Assessment and management of pediatric pain based on the opinions of health professionals

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Psychology & Neuroscience, 2014, 7, 1, DOI: /j.psns Assessment and management of pediatric pain based on the opinions of health professionals Maria Beatriz Martins Linhares 1, Nátali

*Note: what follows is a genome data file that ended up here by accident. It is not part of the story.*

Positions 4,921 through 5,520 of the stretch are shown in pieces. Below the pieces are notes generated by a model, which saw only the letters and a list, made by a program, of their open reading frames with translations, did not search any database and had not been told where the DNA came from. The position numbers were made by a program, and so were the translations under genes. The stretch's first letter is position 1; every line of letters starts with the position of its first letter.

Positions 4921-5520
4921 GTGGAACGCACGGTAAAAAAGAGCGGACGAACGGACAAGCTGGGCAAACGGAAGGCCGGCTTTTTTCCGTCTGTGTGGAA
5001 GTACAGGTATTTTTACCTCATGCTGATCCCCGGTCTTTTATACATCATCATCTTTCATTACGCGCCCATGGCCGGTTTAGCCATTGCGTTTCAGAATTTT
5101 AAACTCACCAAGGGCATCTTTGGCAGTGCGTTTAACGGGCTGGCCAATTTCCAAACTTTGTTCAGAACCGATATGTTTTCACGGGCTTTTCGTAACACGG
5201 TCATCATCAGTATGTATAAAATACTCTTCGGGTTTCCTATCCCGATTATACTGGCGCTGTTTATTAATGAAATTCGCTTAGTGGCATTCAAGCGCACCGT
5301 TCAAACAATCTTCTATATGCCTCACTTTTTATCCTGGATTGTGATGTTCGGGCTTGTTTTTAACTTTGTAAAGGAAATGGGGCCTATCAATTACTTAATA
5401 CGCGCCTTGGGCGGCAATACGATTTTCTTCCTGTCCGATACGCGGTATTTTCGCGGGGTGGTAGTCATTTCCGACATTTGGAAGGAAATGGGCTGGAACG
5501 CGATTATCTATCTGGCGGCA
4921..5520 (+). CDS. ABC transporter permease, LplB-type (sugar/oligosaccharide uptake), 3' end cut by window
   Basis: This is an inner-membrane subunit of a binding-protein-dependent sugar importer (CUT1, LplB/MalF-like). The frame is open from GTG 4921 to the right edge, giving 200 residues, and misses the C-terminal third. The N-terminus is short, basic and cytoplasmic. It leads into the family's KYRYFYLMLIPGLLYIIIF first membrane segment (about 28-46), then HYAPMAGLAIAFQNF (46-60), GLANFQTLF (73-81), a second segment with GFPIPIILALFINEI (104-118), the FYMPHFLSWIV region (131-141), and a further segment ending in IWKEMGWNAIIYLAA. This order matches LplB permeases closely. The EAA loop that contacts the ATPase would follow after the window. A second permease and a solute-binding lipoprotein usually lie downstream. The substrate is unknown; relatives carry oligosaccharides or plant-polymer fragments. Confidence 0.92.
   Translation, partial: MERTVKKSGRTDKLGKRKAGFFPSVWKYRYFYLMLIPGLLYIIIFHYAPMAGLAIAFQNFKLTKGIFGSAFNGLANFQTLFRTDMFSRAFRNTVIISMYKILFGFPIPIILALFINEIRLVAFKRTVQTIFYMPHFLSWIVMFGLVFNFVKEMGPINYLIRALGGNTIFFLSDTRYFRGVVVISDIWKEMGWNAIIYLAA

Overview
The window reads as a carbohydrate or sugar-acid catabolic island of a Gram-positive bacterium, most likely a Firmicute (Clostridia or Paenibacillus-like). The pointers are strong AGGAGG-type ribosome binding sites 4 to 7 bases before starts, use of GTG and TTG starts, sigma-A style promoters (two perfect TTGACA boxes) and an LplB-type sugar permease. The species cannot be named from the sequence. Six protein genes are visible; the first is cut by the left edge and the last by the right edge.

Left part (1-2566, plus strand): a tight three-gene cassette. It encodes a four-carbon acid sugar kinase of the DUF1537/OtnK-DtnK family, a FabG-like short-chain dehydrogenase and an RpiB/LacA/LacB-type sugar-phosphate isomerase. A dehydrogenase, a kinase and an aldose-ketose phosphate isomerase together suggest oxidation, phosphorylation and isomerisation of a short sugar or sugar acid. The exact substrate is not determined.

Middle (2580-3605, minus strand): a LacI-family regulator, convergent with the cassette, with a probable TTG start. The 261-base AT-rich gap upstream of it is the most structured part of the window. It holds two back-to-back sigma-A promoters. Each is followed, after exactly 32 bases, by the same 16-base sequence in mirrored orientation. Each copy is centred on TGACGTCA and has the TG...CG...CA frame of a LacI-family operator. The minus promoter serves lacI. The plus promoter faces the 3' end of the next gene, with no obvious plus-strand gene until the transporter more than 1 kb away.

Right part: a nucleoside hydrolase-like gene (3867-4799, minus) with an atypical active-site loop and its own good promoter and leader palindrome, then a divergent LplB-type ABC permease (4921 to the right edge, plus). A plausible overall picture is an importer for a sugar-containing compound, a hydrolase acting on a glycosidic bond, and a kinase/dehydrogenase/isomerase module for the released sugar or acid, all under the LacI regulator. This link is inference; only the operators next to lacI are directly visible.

Psychology & Neuroscience, 2014, 7, 1, DOI: /j.psns Assessment and management of pediatric pain based on the opinions of health professionals Maria Beatriz Martins Linhares 1, Nátali C.A.C. Oliveira 1, Fernanda N.P. Doca 2, Francisco E. Martinez 1, Ana Paula P. Carlotti 1, and Gordon Allen Finley 3 1. Universidade de São Paulo, Ribeirão Preto, SP, Brazil 2. Universidade de Brasília, Brasília, DF, Brazil 3. University of Dalhousie, Halifax, NS, Canada Abstract The present study characterized the opinions of health professionals about strategies for assessing and managing pediatric pain in a public teaching hospital. The sample consisted of 92 health professionals who worked in pediatric wards, pediatric intensive care, and neonatal intensive care. The sample included 45 doctors, 18 nurses, 16 psychologists, eight physiotherapists, and five occupational therapists. Data were collected through a self-administered questionnaire that included 22 open questions on the following topics: pain assessment, pharmacological management, and non-pharmacological interventions. Each area was analyzed with regard to actions, resources, gaps, and needs. The questionnaire was developed based on the principles of Strategic Planning. Two trained researchers analyzed the thematic content of all of the responses. With regard to actions and resources, 33% of the respondents mentioned the use of instruments for pain assessment, 73% reported that they prescribed pharmacological treatments for symptoms of pain, and 2 reported the use of non-pharmacological interventions for the relief of pain. The professionals predominantly reported a lack of training for pain assessment and management, standardized protocols, and human and material resources. Consequently, 9 of the professionals reported the necessity for educational training and standardized implementation guidelines for pain assessment services. These findings provide a baseline of the health professional s opinions of pain issues, which are essential for implementing and increasing pain assessment and management policies institutionally. Keywords: pediatric pain, hospitalization, healthcare professionals, assessment, management. Received 08 March 2013; received in revised form 29 June 2013; accepted 01 July Available online 07 March Introduction Pain constitutes a health problem, the relief and treatment of which are recognized as human rights by several organizations, especially the World Health Organization and International Association for the Study of Pain (1997). Despite increasing scientific evidence Maria Beatriz Martins Linhares, Department of Neurosciences and Behavior, Ribeirão Preto Medical School, University of São Paulo. Nátali C.A.C. Oliveira, Hospital of Clinics, Ribeirão Preto Medical School, University of São Paulo, and master s degree in Mental Health Program, Ribeirão Preto Medical School, University of São Paulo. Fernanda N.P. Doca, Brasília University Hospital and Distrito Federal Base Hospital, Institute of Psychology, University of Brasília. Francisco E. Martinez and Ana Paula P. Carlotti, Department of Pediatrics, Ribeirão Preto Medical School, University of São Paulo. Gordon Allen Finley, Department of Anesthesiology, Pediatric Pain Research Center, University of Dalhousie, Canada. Correspondence regarding this article should be directed to: Profa Dra Maria Beatriz Martins Linhares, Avenida Tenente Catão Roxo 2650, Prédio da Saúde Mental (salas 52/53), Faculdade de Medicina de Ribeirão Preto, Universidade de São Paulo, Campus Universitário Monte Alegre, Ribeirão Preto, SP, CEP , Brasil. Phone: Fax: that pain is experienced by newborns and children, the translation of scientific knowledge to clinical practice has not occurred to the same degree. Audit studies on the prevalence, assessment, and management of pain in hospitals showed that pain is under-assessed and under-treated in pediatric inpatients (Taylor, Boyer, & Campbell, 2008; Stevens et al., 2011; Linhares et al., 2012). Few investments have been made in training professionals and improving clinical practice with regard to pain evaluation and management. Consequently, newborns and children continue to experience unnecessary pain during hospitalization (Karling, Renstrom, & Ljungman, 2002; Harrison, Loughman, & Johnston, 2006; Taylor et al., 2008; Stevens et al., 2011). With regard to health professionals, studies have found problems related to pain evaluation and management. Disagreements exist between the caretakers of patients and children with regard to the evaluation of pain intensity (Elias, Guinsburg, Peres, Balda, & Santos, 2008; van Dijk, van Wiljck, Kappen, Peelen, Kalkman, & Schuurmans, 2012). Nurses and physicians report limitations in evaluation tools and methods for pediatric pain management, and pain is 44 Linhares et al. consequently under-treated during invasive and painful procedures (Chermont, Guinsburg, Balda, & Kopelman, 2003; Prestes et al., 2005; Kulkamp, Barbosa, & Bianchini, 2008; Schultz, Loughran-Fowlds, & Spence, 2010). Professionals also have a lack of knowledge and misconceptions about the prescription of analgesics and opioids (Kulkamp et al., 2008; Daudt, Hadlich, Facin, Aprato, & Pereira, 1998). Pediatric pain is inadequately managed pharmacologically with regard to scheduling, doses, and intervals (Kulkamp et al., 2008; Daudt et al., 1998). A high incidence of medical mistakes is associated with the prescription of pain medicines (Lerner, Carvalho, Vieira, Lopes, & Moreira, 2008). Nurses in training and less-experienced physicians (i.e., 5 years since undergraduation) have little knowledge about pain (Barros, Pereira, & Almeida Neto, 2011; Schultz et al., 2010). Based on the principles of the ChildKind International Initiative (Schechter, Finley, Bright, Laycock, & Forgeron, 2010), the HC Criança Sem Dor project was initiated at the Hospital das Clínicas at Ribeirão Preto Medical School, University of São Paulo (HCFMRP/USP) involving a collaboration between Brazil and Canada with financial support initially from the Canadian Institutes of Health Research (CIRH). This project was subsequently expanded to the Fernandes Figueira Institute at the Hospital CuidaDOR with support from the Ministry of Health of Brazil. The first step of the HC Criança Sem Dor project was to conduct a survey to examine the prevalence of pain in 121 hospitalized pediatric patients (i.e., newborns, babies, and children) and the actions taken for pain evaluation and pharmacologic and non-pharmacologic pain management according to the perceptions of patients, families, and health professionals (Linhares et al., 2012). The second step of this project was undertaken in 2011, which was the subject of the present study. We characterized the opinions of health professionals about the evaluation strategies and management of pediatric pain adopted in infirmaries and intensive care units in an educational public hospital. The opinions were related to four axes: (1) pain evaluation, (2) pharmacological management, (3) non-pharmacological management, and (4) continuing education. Each axis included actions, human and material resources, gaps, and needs in different services that cater to hospitalized pediatric patients. Methods Participants The sample was composed of 92 professionals who worked in two different units of the HCFMRP/ USP complex (Campus Unit, n = 67; Emergency Unit, n = 25). Health professionals with different pediatric specialties who worked in infirmaries and intensive care units were included, representing the fields of Medicine, Nursing, Psychology, Physiotherapy, and Occupational Therapy. Each professional category had a representative and significant number of participants based on the criterion of directly working with patients or working in coordination to allow decision-making in different services. A professor physician (i.e., service coordinator), two hired physicians, and two residents for each pediatric specialty were included. Head nurses, psychologists, physiotherapists, and occupational therapists who worked in pediatric sectors were also included. The potential sample for the study included 110 participants, but the sample size decreased by 17% because 17 physicians and one nurse did not complete the questionnaire. The final sample included 92 health professionals (45 physicians, 18 nurses, 16 psychologists, eight physiotherapists, and five occupational therapists). The professionals mean time working in their respective field was 10 years (±9.17 years). Twenty-seven percent of the sample consisted of service coordinators. Ethical aspects The project was approved by the Research Ethical Committee of Hospital of Clinics, Ribeirão Preto Medical School, University of São Paulo. Instrument For data collection, a questionnaire was developed by two pediatric psychologists and trained researchers in the field of pediatric pain who are members of the Pain in Child Health Program in Canada (i.e., the first and third authors). The final questionnaire was reviewed by a third Canadian researcher with expertise in pediatric pain (sixth author). The questionnaire included 22 open questions that were organized in four axes: pain evaluation, pharmacological management, non-pharmacological management, and continuing education. Each axis included questions related to the following topics: actions, human/material resources, and gaps/needs (see Appendix). The coverpage of the questionnaire presented the goals of the study and instructions for completing the form. The questionnaire was developed based on Strategic Planning principles (Almeida, 2010). Procedure For data collection, the questionnaires were placed in individual envelopes that were personally given to the eligible participants in the study. The questionnaires were self-administered. The researchers gave the respondents 15 days to complete and return the questionnaires. For data analysis, the participants responses were categorized based on the quantitative interpretative method of Biasoli-Alves (1998) for the analysis of thematic content. Two independent researchers applied the categorical system to code the responses. Finally, the data were quantified, organized into database sheets, and analyzed using Statistical Package for Social Sciences software, version 19.0 (Chicago, IL, USA). A descriptive statistical analysis was performed to calculate frequencies and percentages. Pediatric pain assessment and management 45 Results Sample characteristics Table 1 shows that the majority of the professionals belonged to the Campus Unit (73%), which has the most pediatric services and beds in HCFMRP/USP. With regard to professional fields, physicians, nurses, and psychologists constituted the majority of the sample (8), which was expected based on the criteria of the composition of the hospital team and consequent study sample. Table 1. Sample characteristics: hospital units and professional categories Sample characteristics n % Hospital Units HC Campus HC Emergency Profession Physician Nurse Psychologist Physiotherapist Occupational therapist Table 2 shows that the professionals worked specifically in different pediatric specialties or pediatrics in general. Sixteen pediatric specialties were included in the study, predominantly neonatology and pediatric intensive care. Table 2 also shows that the majority of the professionals worked in pediatric infirmaries (49%) or neonatal or pediatric intensive care units (23%). The remaining 2 of the professionals were distributed into different sectors including burn unit (), child neurology and neurosurgery (7%), infectious diseases (5%), nursery (5%), pediatric surgery (2%), and orthopedics (1%). Table 2. Sample characteristics: health professionals in pediatric specialties Sample characteristic n % Pediatric Specialty General pediatrics Neonatology Pediatric intensive care Burn unit 7 8 Gastroenterology 6 7 Rheumatology 5 5 Neurology 5 5 Infectology 5 5 Endocrinology 4 4 Nephrology 4 4 Oncology 3 3 Pneumology 3 3 Immunology 2 2 Cardiology 2 2 Pediatric surgery 2 2 Orthopedics 1 1 Neurosurgery 1 1 Evaluation of pediatric pain Figure 1 illustrates the actions related to pain evaluation. A total of 84% of the participants reported that they performed pain evaluation in their hospital routine using clinical evaluations (e.g., anamnesis and physical examinations), pain measurement tools or reports, and behavioral observations. Among these methods, the professionals predominantly used clinical evaluations (32%). Notably, only 29% of the professionals reported the use of standard measurement tools (e.g., Faces Scale-Revised, Comfort Scale, Neonatal Facial Coding System Scale, and Neonatal Infant Pain Scale) for pain evaluation, although 43% of the professionals reported that they had pain measurement tools available in their work sector. Of the respondents, 37% reported that they did not have materials for pain evaluation or did not know about the existence of these resources. With regard to gaps in pain evaluation, the professionals highlighted a lack of standardized service protocols and professional training (43%) in both separate and combined categories, a lack of communication between professionals, and a lack of resources. The lack of human and material resources was reported by 25% of the professionals. A total of 69% of the professionals indicated that protocol standardization and training are the main necessities related to the evaluation of pediatric pain. Pharmacological management With regard to pharmacological pain management, Figure 2 shows that the use of medications was mentioned by a majority of the professionals (7). Of these, 49% were aware of the specific type of medication used for pain relief in their work sector. Complementing these findings, the analysis of only the physicians responses (n = 45) revealed that 47% reported the use of specific medications for pain in their routine, and 3 were able to precisely specify the schedule or procedure for prescribing these medications. With regard to material resources for pharmacological management, the vast majority of the professionals (91%) reported that their work sector had pain medications for use with children, and 20% reported the specific names of the medications that were available by prescription. Concerning the gaps in the proper management of pediatric pain, the professionals reported a lack of professional training (1), difficultly accessing certain medications (14%), lack of anesthesiologists in clinical pediatric care sectors (11%), and lack of standardized service protocols (). Notably, a high number of responses either ignored these gaps (13%) or did not identify them (12%). This may indicate that some health professionals in the sample did not directly work with medications in their clinical practice (e.g., psychologists, physiotherapists, and occupational therapists). The professionals needs were similar to the reported gaps. The professionals highlighted the need for professional training in pain management (2), 46 Linhares et al. Assessment - Actions Assessment - Material Resources Pain assessment through clinical evaluation (n= 29) 32% Pain assessment tools (n= 34) 43% Pain assessment through tools (n= 26) Pain assessment report and behavioral observation (n= 21) 23% 29% No resources for assesment available (n= 20) Unknown (n= 10) 12% 25% Do not use assessment (n= 5) None (n= 4) Referred assessment with no specification (n= 3) Unknown (n= 3) 4% 3% 3% Monitor or other physiological parameters (n= 8) Clinical examination (n= 4) Other resources with no specification for assessment (n= 4) 0% 5% 10% 15% 20% 25% 30% 35% 0% 10% 20% 30% 40% 50% 5% 5% 10% Assessment - Gaps/Barriers Assessment - Demands Standardization (n= 14) 17% Training (n= 11) 13% Human resources (n= 11) 13% Material resources (n= 11) 12% Information (n= 7) Limitations of clinical condition (n= Commitment (n= 6) 7% Unknown (n= 5) Standardization and training (n= 4) 5% Standardization and communication 5% Resources and training (n= 3) 3% 0% 5% 10% 15% 20% Standardization (n= 24) Training team (n= 23) Standardization and training (n= 12) Material resources (n= 9) Unknown (n= 6) Human resources (n= 5) Material and human resources (n= 3) Commitment of team staff (n= 3) 4% 3% 7% 11% 14% 2 27% 0% 5% 10% 15% 20% 25% 30% Figure 1. Opinion of health professionals about pain assessment: actions, material resources, gaps/ barriers and demands standardized pharmacological protocols (22%), improved accessibility to medications (13%), and the availability of anesthesiologists in the context of pediatric care and support for invasive and painful procedures (). Non-pharmacological management With regard to non-pharmacological management actions taken by the professionals, Figure 3 shows that only 25% of the professionals adopted this type of intervention in the hospital context, and 2 reported the use of strategies to comfort the patient. Importantly, a high proportion of respondents disregarded or did not use this type of management (1). With regard to material resources for non-pharmacological pain management, 65% of the professionals reported the existence of any resource in their work place. Toys and distraction objects were the most identified resources (2). With regard to gaps, the professionals reiterated a lack of training in the pain field (25%), outdated human resources (22%), and difficulty communicating and integrating actions between health professional teams (1). The needs reported by the participants followed a similar pattern including human and material resources (3), professional training (35%), and the creation of standardized protocols (10%). Discussion The goal of the present study was to characterize the opinions of health professionals who work in the hospital context with regard to strategies for the evaluation and management of pediatric pain that are adopted in infirmaries and intensive care units in a public teaching hospital. The main findings showed that few professionals practices used standardized, validated, and specific tools for pain evaluation. Therefore, the evaluations were predominantly performed using clinical evaluations. Similar findings were reported by Schultz et al. (2010), who analyzed the responses of recently graduated physicians and found that tools for pain evaluation were seldom used in their healthcare routine. For the evaluation of children, especially newborns who do not verbally communicate, the use of tools that operationalize symptoms of pain is critical. Silva, Balda, & Guinsburg (2012) analyzed photographs of babies in situations of pain and no pain. They found that medical Pediatric pain assessment and management 47 Pharmacological Management - Actions Pharmacological Management - Material Resources Medications with no specifications (n= 44) 49% Nonspecific medication (n= 52) 63% Medication specific for pain management (n= 26) Describes routine of clinical service (n= 12) 13% 29% Specific medications for pain management (n= 16) 20% None (n= 5) Referred material resources with no specifications (n= 7) 9% Not done/ lack of information (n= 3) 3% Unknown/no materials (n= 7) 0% 10% 20% 30% 40% 50% 60% 0% 50% 100% Pharmacological Management - Gaps/Barriers Pharmacological Management - Demands Team training (n= 13) 1 Professional training (n= 20) 2 Medications and difficulties accessing (n= 10) Unknown (n= 10) Unindentified gaps (n= 9) Pediatric anesthesiologist in ward (n= 8) Standardization of medication (n= 6) Difficulties admnistering medications (n= 6) Difficulty in integrating the team (n= 4) None (n= 4) 5% 14% 13% 12% 11% Unknown/unidentified demands (n= 19) Standardization of medications (n= 17) Available medications (n= 10) Pediatric anesthesiologists in ward (n= 7) Team to implement integrative actions (n= 3) 9% 13% 22% 25% Professionals and qualified team (n= 3) 4% 4% 0% 5% 10% 15% 20% 0% 5% 10% 15% 20% 25% 30% Fig